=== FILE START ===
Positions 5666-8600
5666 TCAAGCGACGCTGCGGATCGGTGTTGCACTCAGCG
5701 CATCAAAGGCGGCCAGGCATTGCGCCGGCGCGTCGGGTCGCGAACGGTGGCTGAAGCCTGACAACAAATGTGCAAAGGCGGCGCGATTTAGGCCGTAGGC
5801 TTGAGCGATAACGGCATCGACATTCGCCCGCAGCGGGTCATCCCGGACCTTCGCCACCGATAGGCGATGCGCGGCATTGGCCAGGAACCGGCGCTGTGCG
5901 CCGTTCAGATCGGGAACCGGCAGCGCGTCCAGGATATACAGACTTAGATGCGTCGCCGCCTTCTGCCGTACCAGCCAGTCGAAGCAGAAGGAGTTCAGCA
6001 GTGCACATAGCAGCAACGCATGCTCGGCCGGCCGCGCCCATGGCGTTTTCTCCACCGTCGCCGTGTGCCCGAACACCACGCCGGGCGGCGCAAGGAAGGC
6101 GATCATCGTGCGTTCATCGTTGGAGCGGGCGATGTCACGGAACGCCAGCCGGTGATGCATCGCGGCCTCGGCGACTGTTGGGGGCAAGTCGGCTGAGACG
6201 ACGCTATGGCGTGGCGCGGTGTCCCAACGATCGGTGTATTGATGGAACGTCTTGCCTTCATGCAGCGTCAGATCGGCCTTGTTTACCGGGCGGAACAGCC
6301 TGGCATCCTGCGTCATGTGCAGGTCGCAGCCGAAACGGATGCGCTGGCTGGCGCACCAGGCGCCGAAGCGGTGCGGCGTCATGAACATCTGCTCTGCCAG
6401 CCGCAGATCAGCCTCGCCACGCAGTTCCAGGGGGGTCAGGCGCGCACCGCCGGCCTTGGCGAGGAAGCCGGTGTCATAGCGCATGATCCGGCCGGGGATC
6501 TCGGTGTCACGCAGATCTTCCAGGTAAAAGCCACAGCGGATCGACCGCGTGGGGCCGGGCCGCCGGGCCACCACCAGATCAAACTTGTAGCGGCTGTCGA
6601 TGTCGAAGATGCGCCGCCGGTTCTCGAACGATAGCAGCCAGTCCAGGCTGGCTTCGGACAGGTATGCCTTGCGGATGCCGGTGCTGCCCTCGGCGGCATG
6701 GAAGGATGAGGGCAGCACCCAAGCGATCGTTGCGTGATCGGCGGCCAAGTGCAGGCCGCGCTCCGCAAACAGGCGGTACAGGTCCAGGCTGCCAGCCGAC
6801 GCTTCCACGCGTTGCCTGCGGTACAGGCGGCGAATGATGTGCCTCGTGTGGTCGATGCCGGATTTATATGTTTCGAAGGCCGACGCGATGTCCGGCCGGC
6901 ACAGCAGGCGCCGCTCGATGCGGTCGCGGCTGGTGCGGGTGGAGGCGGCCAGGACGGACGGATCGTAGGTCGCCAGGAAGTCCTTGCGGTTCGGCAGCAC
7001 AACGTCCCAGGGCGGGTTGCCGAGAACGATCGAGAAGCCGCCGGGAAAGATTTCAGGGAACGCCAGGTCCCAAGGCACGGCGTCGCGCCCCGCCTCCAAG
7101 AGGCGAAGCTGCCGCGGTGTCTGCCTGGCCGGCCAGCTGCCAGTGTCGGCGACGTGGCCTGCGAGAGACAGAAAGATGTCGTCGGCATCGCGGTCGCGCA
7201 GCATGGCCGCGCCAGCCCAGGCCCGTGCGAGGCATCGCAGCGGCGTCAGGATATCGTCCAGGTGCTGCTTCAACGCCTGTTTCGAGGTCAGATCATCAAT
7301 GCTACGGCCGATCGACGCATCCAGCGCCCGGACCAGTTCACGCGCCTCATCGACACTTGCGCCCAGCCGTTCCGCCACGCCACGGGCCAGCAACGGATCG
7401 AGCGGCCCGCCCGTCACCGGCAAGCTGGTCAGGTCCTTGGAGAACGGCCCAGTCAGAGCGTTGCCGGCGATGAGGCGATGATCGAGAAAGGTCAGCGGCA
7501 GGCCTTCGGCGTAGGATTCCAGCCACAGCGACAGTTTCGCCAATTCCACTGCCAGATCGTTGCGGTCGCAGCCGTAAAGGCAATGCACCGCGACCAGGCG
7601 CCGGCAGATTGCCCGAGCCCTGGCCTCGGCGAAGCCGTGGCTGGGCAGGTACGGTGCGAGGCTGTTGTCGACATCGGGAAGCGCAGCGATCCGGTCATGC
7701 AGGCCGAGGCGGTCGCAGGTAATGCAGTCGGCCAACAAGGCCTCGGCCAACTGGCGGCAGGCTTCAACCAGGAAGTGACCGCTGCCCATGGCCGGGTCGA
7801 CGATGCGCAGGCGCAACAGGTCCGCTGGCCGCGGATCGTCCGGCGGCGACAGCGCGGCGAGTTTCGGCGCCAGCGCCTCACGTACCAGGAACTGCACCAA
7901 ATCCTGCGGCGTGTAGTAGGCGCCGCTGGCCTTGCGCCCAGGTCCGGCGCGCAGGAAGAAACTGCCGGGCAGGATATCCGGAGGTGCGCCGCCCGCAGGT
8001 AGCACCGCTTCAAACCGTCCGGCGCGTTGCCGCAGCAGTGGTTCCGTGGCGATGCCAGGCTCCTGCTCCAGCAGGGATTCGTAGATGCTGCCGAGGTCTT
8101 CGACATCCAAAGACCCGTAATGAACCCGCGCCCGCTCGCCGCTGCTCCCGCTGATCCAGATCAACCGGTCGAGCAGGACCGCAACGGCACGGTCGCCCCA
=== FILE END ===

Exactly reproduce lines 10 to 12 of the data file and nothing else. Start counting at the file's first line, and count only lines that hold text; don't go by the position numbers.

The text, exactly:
6401 CCGCAGATCAGCCTCGCCACGCAGTTCCAGGGGGGTCAGGCGCGCACCGCCGGCCTTGGCGAGGAAGCCGGTGTCATAGCGCATGATCCGGCCGGGGATC
6501 TCGGTGTCACGCAGATCTTCCAGGTAAAAGCCACAGCGGATCGACCGCGTGGGGCCGGGCCGCCGGGCCACCACCAGATCAAACTTGTAGCGGCTGTCGA
6601 TGTCGAAGATGCGCCGCCGGTTCTCGAACGATAGCAGCCAGTCCAGGCTGGCTTCGGACAGGTATGCCTTGCGGATGCCGGTGCTGCCCTCGGCGGCATG